Areas of Outstanding Natural Beauty, along with National Parks, are considered to be the most special landscapes in the country and belong to an international family of protected areas. There are 38 AONBs in England and Wales, and a further seven in Northern Ireland.

The primary purpose of the AONB designation is to conserve and enhance the natural beauty of the area, now and for future generations.  The designation gives a formal recognition to an area’s landscape importance and allows for the development of communities and economic activity. However development is only permitted in ways that enhance the landscape character of the AONB.

The enabling legislation for AONBs was the National Parks and Access to the Countryside Act of 1949 which came about shortly after the Second World War and in response to the increasing pressure of new development. The government of the day decided to formally recognise the fact that the countryside of England and Wales has a rich diversity of scenery, which is of great value and worthy of protection.

This led to the first AONB designation in 1956; the Gower Peninsula.

Ten years later, in 1966 the Cotswolds was designated as an AONB. The initial boundaries encompassed an area of 582 square miles (1,507kms) but, in 1990, they were extended to create the Cotswolds AONB as we know it today; the largest in England and Wales covering 790 square miles (2,038 sq kms).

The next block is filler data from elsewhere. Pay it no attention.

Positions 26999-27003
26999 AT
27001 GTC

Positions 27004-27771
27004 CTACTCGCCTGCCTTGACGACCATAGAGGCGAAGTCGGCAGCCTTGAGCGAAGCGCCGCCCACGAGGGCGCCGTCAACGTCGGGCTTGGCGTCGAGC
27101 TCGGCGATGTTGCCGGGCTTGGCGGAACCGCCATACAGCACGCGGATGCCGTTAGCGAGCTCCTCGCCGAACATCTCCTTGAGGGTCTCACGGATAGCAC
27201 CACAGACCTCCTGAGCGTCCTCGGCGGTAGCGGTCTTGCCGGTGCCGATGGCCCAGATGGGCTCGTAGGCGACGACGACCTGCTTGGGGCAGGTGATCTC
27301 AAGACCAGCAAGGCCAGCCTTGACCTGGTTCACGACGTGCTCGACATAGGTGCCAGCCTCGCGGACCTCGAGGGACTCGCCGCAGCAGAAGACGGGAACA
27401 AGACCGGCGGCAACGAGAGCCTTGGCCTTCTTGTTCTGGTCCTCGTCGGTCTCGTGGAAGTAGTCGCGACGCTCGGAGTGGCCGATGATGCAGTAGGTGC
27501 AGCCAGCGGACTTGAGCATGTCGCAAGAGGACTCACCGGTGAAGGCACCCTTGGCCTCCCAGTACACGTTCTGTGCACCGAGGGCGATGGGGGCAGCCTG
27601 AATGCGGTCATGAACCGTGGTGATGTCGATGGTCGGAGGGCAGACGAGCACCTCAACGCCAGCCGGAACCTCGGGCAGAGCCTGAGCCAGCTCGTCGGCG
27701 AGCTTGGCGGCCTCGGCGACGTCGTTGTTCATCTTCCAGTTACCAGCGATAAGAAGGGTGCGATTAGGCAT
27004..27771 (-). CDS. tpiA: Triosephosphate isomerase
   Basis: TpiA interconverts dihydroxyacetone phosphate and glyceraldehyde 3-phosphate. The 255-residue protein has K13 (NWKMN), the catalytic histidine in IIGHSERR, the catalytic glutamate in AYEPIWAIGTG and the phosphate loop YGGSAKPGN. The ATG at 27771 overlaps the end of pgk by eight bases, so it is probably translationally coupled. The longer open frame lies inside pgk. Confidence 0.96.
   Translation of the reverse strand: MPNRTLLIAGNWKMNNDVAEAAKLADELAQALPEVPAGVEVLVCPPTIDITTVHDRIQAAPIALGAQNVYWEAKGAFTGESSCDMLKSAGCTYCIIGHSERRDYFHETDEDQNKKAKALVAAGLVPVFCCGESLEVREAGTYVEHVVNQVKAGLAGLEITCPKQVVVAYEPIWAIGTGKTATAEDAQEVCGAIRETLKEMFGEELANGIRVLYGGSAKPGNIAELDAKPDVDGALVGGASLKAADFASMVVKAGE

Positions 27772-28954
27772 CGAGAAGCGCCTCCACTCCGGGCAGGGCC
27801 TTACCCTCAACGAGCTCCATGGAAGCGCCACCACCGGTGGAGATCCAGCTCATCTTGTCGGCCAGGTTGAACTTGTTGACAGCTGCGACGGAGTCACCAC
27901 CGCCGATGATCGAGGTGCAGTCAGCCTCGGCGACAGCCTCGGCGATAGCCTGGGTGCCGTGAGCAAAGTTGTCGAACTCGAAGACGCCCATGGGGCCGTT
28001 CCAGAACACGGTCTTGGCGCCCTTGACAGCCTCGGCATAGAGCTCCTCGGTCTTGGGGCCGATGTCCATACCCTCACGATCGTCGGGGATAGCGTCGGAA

Over the past 40 years the pressures on the countryside have increased and in 2000 the Countryside Rights of Way Act, (CROW) addressed that challenge. The act confirmed that AONBs shared with National Parks the highest status of protection in relation to landscape and scenic beauty. The government also placed new responsibilities on local authorities to ensure further protection for designated landscapes.

The 2000 Act allowed the establishment of Conservation Boards to look after AONBs. This led to the formation of two Conservation Boards - the Cotswolds Conservation Board and the Chilterns Conservation Board, which have been carrying out that duty since December 2004.

Click here to download a timeline of the Cotswolds AONB

'A Clear View' is a guide to understanding how protected areas work in the UK and Ireland. Click here to download the publication. A Powerpoint presentation based on the document is also available to view here.

For further information:

The National Association for Areas of Outstanding Natural Beauty:
The Association of National Park Authorities:
Natural England:
Europarc Federation:

Click here to see a map of AONBs and National Parks in England.

The Cotswolds Conservation Board has produced a management plan for the AONB which sets out its aims and objectives for conservation and enhancement of the area over a five year period.  Click here to view.